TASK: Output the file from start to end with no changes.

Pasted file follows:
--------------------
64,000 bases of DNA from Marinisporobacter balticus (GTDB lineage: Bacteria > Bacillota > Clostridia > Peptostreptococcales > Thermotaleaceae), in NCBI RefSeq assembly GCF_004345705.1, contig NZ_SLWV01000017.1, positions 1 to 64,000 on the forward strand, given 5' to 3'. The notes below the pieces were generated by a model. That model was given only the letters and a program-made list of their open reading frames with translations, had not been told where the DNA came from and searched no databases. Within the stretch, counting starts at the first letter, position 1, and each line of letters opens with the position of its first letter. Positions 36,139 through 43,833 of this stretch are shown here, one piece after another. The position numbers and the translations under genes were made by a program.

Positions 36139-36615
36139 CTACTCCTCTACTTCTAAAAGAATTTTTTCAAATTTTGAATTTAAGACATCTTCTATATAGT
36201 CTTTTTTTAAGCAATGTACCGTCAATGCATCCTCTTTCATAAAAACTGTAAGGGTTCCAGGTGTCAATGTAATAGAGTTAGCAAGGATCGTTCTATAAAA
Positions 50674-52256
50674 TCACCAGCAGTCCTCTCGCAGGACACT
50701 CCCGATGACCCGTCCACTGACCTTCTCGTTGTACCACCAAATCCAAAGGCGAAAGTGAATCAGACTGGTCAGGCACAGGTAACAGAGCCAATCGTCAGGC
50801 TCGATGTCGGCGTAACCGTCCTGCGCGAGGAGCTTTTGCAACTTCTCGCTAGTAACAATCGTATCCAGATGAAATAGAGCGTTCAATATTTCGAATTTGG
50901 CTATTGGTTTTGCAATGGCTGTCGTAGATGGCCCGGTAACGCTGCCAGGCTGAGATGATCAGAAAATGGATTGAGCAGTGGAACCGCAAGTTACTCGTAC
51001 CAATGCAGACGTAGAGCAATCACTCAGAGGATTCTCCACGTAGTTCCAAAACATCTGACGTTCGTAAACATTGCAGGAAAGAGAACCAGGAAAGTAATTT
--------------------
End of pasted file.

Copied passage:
64,000 bases of DNA from Marinisporobacter balticus (GTDB lineage: Bacteria > Bacillota > Clostridia > Peptostreptococcales > Thermotaleaceae), in NCBI RefSeq assembly GCF_004345705.1, contig NZ_SLWV01000017.1, positions 1 to 64,000 on the forward strand, given 5' to 3'. The notes below the pieces were generated by a model. That model was given only the letters and a program-made list of their open reading frames with translations, had not been told where the DNA came from and searched no databases. Within the stretch, counting starts at the first letter, position 1, and each line of letters opens with the position of its first letter. Positions 36,139 through 43,833 of this stretch are shown here, one piece after another. The position numbers and the translations under genes were made by a program.

Positions 36139-36615
36139 CTACTCCTCTACTTCTAAAAGAATTTTTTCAAATTTTGAATTTAAGACATCTTCTATATAGT
36201 CTTTTTTTAAGCAATGTACCGTCAATGCATCCTCTTTCATAAAAACTGTAAGGGTTCCAGGTGTCAATGTAATAGAGTTAGCAAGGATCGTTCTATAAAA
Positions 50674-52256
50674 TCACCAGCAGTCCTCTCGCAGGACACT
50701 CCCGATGACCCGTCCACTGACCTTCTCGTTGTACCACCAAATCCAAAGGCGAAAGTGAATCAGACTGGTCAGGCACAGGTAACAGAGCCAATCGTCAGGC
50801 TCGATGTCGGCGTAACCGTCCTGCGCGAGGAGCTTTTGCAACTTCTCGCTAGTAACAATCGTATCCAGATGAAATAGAGCGTTCAATATTTCGAATTTGG
50901 CTATTGGTTTTGCAATGGCTGTCGTAGATGGCCCGGTAACGCTGCCAGGCTGAGATGATCAGAAAATGGATTGAGCAGTGGAACCGCAAGTTACTCGTAC
51001 CAATGCAGACGTAGAGCAATCACTCAGAGGATTCTCCACGTAGTTCCAAAACATCTGACGTTCGTAAACATTGCAGGAAAGAGAACCAGGAAAGTAATTT